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Setting House Clocks after Power Outage
Authored by: pub3abn on May 04, '11 06:10:40AM

It did that to me once or twice while I was testing it, but I thought maybe it was a system glitch. I'm not sure why it would do that. I tried it again now, and it went on and on, so I am at a loss to explain why it would do that sometimes. I am also running 10.6.7. Perhaps there is something in the script that would cause it to hang under certain circumstances.

You could try the High CPU version of the app, based on the original script, to see if it works better:

http://www.mediafire.com/file/7isezthw3v7yc2h/Speak%20the%20Time%20HC.app.zip



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Setting House Clocks after Power Outage
Authored by: Beweis on May 04, '11 12:45:58AM

Does anybody know how I can wrap this in an applescript?



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Setting House Clocks after Power Outage
Authored by: jsdetwiler on May 04, '11 06:06:23AM

Use Automator (part of OS X). Select Application then add a single Action, "Run Shell Script." Select "/bin/bash" from the Shell drop-down and replace the contents of the input box with the script.



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Setting House Clocks after Power Outage
Authored by: ascanio on May 04, '11 01:10:43AM

I think I am missing something: do your clocks set themselves hearing the proper time? My clocks don't.
Otherwise I don't see the point.

A.



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Setting House Clocks after Power Outage
Authored by: pub3abn on May 04, '11 05:59:38AM

The Mac OS X clock syncs with internet time servers, so it should be accurate. This script causes your Mac to announce the time audibly, so you can walk around the house and adjust your unsynchronized clocks to the correct time while listening to time being announced from your Mac.



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Setting House Clocks after Power Outage
Authored by: Mac Berry on May 04, '11 05:08:39AM

Hmm, very clever! But, it takes 2.1 seconds to announce the time, which is an error of nearly 50% over the 5 second granularity! Do I set the clock on my microwave at the start, end, or midpoint of the announcement? ;)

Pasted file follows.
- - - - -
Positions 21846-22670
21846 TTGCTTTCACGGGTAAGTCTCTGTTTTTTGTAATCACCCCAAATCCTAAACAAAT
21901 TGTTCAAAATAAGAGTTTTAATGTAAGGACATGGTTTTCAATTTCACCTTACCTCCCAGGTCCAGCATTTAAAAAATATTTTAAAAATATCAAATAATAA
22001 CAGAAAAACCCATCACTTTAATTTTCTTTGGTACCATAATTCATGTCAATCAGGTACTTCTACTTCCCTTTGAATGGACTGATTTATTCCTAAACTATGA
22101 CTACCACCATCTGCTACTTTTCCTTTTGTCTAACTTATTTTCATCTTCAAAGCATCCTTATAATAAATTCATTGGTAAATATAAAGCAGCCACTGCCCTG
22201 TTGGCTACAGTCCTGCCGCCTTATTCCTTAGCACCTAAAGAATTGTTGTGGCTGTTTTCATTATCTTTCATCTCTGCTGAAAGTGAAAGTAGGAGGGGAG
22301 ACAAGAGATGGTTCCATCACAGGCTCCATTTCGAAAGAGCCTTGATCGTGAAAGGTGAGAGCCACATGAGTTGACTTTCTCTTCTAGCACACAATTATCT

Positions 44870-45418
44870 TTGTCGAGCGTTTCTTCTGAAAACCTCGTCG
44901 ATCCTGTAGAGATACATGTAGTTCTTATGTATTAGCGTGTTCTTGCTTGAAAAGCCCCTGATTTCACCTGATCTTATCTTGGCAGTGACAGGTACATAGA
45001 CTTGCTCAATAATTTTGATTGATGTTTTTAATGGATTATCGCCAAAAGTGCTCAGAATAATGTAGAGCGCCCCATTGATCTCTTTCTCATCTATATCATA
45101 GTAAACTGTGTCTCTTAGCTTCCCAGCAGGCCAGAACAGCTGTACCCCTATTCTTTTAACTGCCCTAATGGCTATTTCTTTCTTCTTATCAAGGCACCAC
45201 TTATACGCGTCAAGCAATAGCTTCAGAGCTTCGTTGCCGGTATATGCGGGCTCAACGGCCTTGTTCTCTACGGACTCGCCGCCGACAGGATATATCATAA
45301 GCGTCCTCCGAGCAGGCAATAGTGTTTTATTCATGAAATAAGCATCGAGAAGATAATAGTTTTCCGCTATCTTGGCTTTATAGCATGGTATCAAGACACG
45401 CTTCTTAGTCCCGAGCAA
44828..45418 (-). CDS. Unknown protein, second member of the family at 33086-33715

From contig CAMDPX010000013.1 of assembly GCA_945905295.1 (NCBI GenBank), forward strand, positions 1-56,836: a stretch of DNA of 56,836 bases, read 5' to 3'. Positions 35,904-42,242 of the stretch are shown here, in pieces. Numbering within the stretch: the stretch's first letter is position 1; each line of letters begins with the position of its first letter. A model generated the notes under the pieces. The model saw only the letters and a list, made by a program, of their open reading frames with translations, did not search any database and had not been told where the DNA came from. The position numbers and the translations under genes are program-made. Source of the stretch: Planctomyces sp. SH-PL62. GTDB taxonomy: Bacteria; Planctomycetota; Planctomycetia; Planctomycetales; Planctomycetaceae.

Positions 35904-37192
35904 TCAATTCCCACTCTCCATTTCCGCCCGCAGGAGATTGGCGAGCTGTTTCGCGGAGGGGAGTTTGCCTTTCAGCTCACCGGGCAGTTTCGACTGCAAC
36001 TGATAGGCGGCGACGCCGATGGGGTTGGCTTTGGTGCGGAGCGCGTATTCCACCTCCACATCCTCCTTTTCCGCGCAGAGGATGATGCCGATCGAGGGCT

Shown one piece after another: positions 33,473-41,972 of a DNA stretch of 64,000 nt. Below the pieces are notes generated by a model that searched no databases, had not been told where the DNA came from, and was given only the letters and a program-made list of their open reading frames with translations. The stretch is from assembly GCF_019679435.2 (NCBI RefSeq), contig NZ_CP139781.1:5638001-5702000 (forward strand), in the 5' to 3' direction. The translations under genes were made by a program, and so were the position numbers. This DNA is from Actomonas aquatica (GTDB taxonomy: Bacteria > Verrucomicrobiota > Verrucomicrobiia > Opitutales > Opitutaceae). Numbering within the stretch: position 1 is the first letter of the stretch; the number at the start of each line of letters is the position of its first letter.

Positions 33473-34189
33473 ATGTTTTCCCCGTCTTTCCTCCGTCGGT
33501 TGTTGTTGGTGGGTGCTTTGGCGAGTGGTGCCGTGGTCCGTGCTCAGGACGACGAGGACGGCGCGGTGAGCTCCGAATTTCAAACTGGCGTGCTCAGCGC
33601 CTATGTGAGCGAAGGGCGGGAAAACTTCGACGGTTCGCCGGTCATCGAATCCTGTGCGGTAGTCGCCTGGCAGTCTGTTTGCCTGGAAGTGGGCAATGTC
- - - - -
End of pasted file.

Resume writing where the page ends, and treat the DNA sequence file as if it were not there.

It needs "at the third stroke it will be…." added, as it could make all the difference when I come to heat my Horlix!

Edited on May 04, '11 05:10:24AM by Mac Berry



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Setting House Clocks after Power Outage
Authored by: jsdetwiler on May 04, '11 06:14:41AM
You're correct: you'd need to set the clock at the start of the message. Programming it to announce the time ahead of a synchronized tone would be a good challenge for a different day.

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With added beeps!
Authored by: applescripter on May 04, '11 10:49:54AM
I realise you were joking, but ask and you shall receive

sleep $((10-$(date +%S)%10)) ; while :; do t=$SECONDS; say "At the third beep the time will be $(date -v +10S "+%l %M and %S seconds")"; sleep $((10+$t-$SECONDS-2)); printf "\a"; sleep 1 ; printf "\a"; sleep 1; printf "\a"; done
Edited on May 04, '11 11:50:04AM by applescripter


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With added beeps!
Authored by: Mac Berry on May 05, '11 01:50:23AM

Ooh neat!

So next, can I have a white Aston Martin DB9 please?

Mark



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With added beeps!
Authored by: asmeurer on Jul 31, '11 06:23:33PM

You forgot to mention that you have to enable audible beeps in the Terminal preferences. Some of us have turned them off.

Also, I should note that this is better for another reason, which is that the say command takes some time to compile the string into audio before it is played, which is more of a delay.



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Setting House Clocks after Power Outage
Authored by: ascanio on May 04, '11 09:39:39AM

"pub3abn:
The Mac OS X clock syncs with internet time servers, so it should be accurate. This script causes your Mac to announce the time audibly, so you can walk around the house and adjust your unsynchronized clocks to the correct time while listening to time being announced from your Mac."


This is what I understood. So, I don't get the point with this hint.
Much ado about nothing, someone would say…

A.



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Setting House Clocks after Power Outage
Authored by: Mac Berry on May 05, '11 04:53:32AM

In the olden days (the 70's), when you got a new watch, didn't you phone up the speaking clock to get an accurate time check to set it by? This hint gives you that, without the cost of phoning the speaking clock.

There are other ways to do it of course, such as use your mobile's (synced?) clock, or your watch, or whatever, but this hint seems to me to be a good way to get an accurate time check that allows you to set clocks that have no internet connection.